Lula returns to a divided country in historic comeback as Brazil’s president

Lula goes up the ramp of the Planalto's Palace, accompanied by a group representing the diversity of the Brazilian people  | Photo: Ricardo Stuckert/Used with permission

On Jan. 1, 2023, Luiz Inácio Lula da Silva went up the white ramp of Planalto’s Palace, the official presidential office in Brasília, for the third time in his life, flanked by a group representing the diversity of the Brazilian people — from 90-year-old Cacique Raoni, a historical Kayapó Indigenous leader, to 10-year-old Francisco, a young Black athlete from São Paulo’s periphery.

In the absence of former president Jair Bolsonaro, who left the country, the sash was passed hand-by-hand among the group, eventually being given to Lula by a Black woman, 33-year-old Aline Sousa, from a third-generation family of waste pickers.

In an image for the history books, also present were disabled and anti-ableism activist Ivan Baron, metalworker Weslley Viesba Rodrigues Rocha, cook Jucimara Fausto dos Santos, teacher Murilo de Quadros Jesus, and artisan Flávio Pereira. Resistencia, the stray dog rescued by Lula's wife, Janja, after showing up in the vigils held in front of the building where Lula was imprisoned, was included as well.

This third time around for Lula marked a historic comeback for the 77-year-old. He went from spending 580 days in prison after being convicted of corruption charges, to his sentence being annulled, to securing a close victory over a far-right president in a deeply polarized election, all just 12 years after leaving the presidency.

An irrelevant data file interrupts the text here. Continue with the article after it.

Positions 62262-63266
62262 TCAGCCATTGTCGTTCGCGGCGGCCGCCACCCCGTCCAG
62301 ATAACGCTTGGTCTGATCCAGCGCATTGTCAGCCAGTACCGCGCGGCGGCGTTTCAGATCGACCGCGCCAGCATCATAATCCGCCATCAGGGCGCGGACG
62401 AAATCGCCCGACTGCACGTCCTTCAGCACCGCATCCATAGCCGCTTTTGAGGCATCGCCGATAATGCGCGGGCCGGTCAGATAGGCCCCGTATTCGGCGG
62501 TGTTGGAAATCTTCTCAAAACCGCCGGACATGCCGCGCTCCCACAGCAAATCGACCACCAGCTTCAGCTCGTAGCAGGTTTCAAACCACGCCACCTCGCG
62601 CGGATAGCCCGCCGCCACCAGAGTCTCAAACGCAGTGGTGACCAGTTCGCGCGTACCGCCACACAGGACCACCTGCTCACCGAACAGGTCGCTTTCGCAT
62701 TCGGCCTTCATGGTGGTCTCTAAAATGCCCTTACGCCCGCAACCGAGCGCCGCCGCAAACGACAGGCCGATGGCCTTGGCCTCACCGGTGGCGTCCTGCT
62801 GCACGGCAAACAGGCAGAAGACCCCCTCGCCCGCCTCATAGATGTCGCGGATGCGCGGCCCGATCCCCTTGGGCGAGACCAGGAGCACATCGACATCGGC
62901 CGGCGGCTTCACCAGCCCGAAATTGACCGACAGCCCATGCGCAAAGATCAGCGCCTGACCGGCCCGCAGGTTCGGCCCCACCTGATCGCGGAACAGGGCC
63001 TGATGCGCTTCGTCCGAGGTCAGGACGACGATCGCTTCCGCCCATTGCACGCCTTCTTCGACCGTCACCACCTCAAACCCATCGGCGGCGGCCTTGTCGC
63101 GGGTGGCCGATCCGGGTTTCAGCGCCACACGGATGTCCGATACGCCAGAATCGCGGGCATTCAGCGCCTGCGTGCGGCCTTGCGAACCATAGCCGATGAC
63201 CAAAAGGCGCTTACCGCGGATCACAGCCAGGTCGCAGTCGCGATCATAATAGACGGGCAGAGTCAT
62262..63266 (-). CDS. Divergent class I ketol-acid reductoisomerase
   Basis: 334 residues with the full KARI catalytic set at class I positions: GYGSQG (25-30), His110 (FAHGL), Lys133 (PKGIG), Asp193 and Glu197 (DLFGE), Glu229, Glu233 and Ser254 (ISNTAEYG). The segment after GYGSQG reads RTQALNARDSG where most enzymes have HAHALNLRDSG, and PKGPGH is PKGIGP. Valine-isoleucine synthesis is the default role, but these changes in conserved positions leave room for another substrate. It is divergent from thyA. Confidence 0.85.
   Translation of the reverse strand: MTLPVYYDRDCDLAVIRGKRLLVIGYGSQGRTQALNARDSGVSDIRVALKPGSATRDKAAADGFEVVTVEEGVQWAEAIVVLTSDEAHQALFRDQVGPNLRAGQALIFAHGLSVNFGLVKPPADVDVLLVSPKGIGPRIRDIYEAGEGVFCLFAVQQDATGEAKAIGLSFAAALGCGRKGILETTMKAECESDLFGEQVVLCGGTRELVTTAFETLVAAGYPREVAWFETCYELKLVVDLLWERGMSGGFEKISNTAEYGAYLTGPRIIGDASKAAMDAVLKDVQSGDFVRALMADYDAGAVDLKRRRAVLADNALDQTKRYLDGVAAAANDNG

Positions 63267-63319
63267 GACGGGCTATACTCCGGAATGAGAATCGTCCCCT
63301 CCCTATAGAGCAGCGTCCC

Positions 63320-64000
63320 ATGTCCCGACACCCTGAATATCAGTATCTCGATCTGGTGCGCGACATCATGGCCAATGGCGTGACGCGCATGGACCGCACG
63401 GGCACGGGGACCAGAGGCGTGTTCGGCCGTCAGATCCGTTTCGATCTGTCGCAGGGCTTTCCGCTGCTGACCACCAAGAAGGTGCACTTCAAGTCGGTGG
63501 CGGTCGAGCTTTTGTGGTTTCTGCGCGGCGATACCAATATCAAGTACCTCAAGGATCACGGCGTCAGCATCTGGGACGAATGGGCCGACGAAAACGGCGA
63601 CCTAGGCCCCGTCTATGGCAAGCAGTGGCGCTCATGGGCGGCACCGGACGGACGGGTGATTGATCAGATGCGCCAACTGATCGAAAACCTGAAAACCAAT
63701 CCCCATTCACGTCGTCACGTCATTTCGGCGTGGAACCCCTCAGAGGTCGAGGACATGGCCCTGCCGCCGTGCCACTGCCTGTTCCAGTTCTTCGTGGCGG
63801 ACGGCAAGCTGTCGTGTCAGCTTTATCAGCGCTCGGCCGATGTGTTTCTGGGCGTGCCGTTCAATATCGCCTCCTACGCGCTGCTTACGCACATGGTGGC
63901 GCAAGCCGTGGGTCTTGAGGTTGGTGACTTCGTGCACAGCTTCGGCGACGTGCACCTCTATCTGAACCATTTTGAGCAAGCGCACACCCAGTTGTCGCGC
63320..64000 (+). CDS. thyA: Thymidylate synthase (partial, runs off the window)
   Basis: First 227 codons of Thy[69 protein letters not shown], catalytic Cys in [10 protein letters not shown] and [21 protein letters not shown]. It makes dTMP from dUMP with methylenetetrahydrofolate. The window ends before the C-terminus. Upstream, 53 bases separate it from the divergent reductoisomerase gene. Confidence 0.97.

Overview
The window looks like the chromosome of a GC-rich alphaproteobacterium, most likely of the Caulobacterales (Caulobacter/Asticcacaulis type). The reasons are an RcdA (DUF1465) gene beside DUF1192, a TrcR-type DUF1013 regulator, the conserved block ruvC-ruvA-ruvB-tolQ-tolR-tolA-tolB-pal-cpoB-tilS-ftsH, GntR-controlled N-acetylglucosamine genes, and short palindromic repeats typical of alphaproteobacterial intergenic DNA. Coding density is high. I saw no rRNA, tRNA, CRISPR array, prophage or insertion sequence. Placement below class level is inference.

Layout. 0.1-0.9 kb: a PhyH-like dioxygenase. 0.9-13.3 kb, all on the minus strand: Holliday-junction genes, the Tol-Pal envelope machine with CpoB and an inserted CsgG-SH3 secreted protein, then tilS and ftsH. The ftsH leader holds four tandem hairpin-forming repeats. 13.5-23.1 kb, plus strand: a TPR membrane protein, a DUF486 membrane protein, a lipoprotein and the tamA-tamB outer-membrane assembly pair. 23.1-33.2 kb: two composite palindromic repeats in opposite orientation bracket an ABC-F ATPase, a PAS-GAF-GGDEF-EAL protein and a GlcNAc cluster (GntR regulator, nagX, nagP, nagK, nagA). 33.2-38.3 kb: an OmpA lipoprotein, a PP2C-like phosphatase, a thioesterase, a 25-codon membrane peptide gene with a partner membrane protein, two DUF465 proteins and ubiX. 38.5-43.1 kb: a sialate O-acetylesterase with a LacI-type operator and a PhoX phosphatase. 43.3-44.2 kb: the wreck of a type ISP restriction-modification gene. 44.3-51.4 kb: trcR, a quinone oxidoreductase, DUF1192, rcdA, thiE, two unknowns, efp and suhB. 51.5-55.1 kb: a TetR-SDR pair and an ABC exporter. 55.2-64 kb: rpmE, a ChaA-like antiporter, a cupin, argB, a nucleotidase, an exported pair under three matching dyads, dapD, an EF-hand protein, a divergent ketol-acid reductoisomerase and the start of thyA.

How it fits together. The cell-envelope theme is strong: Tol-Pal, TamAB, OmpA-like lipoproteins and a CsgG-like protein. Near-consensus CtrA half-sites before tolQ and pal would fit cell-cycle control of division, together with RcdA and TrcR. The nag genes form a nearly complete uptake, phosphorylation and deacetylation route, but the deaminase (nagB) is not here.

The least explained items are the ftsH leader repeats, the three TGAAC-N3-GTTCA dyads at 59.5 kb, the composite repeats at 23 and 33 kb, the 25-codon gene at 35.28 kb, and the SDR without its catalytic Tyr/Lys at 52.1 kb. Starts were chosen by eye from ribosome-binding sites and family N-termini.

Lula's campaign gathered parties from different political spectrums, which now have to be accommodated in the new government, which has already been presenting both challenges and criticism.

In the two speeches given during his inauguration, attended by over 100 representatives from foreign countries, Lula stressed the importance of democracy and the fight against hunger and deforestation, and promised to hold people accountable for their actions following the rightful legal procedures and the right of defense.

Conviction and comeback

In the space of six years, Lula went from a disgraced politician watching his ally, Dilma Rousseff, suffer an impeachment, losing his wife of over 40 years and facing prison, to winning a third presidential term.

Born in a poor region in the northeastern state of Pernambuco, Lula migrated to São Paulo with his family, along with thousands of other Brazilians known as “retirantes” back in the 1950s. As a young metalworker in the late 1960s, he joined the union and started his political life, participating in strikes and movements while the country was still under a military dictatorship (1964–1985).

In 1980, with Brazil opening politically he was arrested by the dictatorship, after massive strikes in the industrial ABC region of São Paulo. Almost a decade later, in 1989, in the first election held after the military coup of 1964, Lula went to the run-off against Fernando Collor de Mello, who eventually won, having used the fact that Lula's daughter had been born out of wedlock to discredit him. Collor de Mello resigned when he faced impeachment three years later.

In 1994 and 1998, Lula lost two other elections to two-term president Fernando Henrique Cardoso, a sociologist who helped implement the Brazilian currency real and re-election, which was previously prohibited for consecutive executive terms.

In 2002, running for the fourth time, Lula tried to change his image from that of a radical leftist union leader to a more conciliatory politician. He won his first term, despite his opponent José Serra's campaign of “fear.” Four years later, he was re-elected with 58 million votes and, in 2010, helped to elect his former minister, Dilma Rousseff, as Brazil's first woman president.

In 2014, with Dilma running for re-election, an operation dubbed Car Wash was launched to investigate kickbacks, money laundering, and corruption allegedly involving the main political parties, private sector giants, and the state-owned oil company, Petrobras.

Lula became a target of investigations in 2016 and was convicted for the first time the following year. The main charges against him were based on real-estate properties that prosecutors believed to be the product of bribe.